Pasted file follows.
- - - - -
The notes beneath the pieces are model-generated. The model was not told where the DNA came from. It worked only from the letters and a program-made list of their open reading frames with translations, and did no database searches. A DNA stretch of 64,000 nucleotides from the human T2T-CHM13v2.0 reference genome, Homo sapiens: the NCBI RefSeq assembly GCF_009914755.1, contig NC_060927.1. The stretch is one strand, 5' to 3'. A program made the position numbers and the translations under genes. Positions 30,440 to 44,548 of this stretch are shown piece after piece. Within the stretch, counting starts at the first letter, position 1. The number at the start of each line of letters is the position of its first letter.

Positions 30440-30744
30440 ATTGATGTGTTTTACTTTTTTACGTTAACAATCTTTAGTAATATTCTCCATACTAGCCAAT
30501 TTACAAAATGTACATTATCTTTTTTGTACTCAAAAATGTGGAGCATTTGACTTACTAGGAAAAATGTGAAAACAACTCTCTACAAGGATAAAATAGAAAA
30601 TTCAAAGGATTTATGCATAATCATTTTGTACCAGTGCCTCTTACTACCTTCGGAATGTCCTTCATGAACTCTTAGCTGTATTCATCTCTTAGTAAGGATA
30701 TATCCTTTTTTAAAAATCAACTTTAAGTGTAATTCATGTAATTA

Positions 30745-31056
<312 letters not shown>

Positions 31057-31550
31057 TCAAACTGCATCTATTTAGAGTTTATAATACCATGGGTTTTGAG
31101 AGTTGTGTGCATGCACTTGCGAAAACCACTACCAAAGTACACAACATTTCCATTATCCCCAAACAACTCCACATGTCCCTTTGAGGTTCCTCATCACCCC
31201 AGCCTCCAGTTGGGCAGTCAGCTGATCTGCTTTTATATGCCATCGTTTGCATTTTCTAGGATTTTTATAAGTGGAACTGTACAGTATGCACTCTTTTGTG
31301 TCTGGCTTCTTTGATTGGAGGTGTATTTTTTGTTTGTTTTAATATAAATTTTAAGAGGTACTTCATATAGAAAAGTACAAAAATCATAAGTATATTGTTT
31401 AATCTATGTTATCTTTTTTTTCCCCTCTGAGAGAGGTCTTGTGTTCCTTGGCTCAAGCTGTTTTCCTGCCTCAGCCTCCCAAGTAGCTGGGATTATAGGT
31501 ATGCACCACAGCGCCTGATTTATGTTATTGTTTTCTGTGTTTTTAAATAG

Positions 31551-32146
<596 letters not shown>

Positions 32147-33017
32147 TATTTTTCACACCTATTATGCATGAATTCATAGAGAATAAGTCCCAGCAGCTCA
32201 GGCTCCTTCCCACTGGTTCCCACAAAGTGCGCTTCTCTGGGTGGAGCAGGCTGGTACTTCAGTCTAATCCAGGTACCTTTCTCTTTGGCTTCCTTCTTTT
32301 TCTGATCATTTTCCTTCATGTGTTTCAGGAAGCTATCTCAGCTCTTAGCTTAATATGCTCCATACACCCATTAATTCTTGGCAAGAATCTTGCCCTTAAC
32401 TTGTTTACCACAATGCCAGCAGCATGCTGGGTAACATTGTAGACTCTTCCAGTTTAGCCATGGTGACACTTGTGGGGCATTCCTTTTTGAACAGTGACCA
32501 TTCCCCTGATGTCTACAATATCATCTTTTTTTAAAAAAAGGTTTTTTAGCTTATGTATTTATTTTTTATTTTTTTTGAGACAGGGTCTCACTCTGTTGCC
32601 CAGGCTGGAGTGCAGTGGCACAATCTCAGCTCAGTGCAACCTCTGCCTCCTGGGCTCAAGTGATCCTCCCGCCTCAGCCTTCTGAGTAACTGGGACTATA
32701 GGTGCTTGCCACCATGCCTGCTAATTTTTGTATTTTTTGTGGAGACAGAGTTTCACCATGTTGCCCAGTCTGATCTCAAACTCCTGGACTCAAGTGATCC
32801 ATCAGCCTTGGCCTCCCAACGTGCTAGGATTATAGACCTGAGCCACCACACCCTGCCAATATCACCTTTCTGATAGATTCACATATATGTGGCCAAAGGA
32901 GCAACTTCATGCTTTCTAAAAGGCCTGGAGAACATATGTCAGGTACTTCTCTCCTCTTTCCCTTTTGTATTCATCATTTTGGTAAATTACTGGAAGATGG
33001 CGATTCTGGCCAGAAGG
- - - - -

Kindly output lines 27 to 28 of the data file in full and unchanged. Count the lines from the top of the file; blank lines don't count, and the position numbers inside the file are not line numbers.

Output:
32901 GCAACTTCATGCTTTCTAAAAGGCCTGGAGAACATATGTCAGGTACTTCTCTCCTCTTTCCCTTTTGTATTCATCATTTTGGTAAATTACTGGAAGATGG
33001 CGATTCTGGCCAGAAGG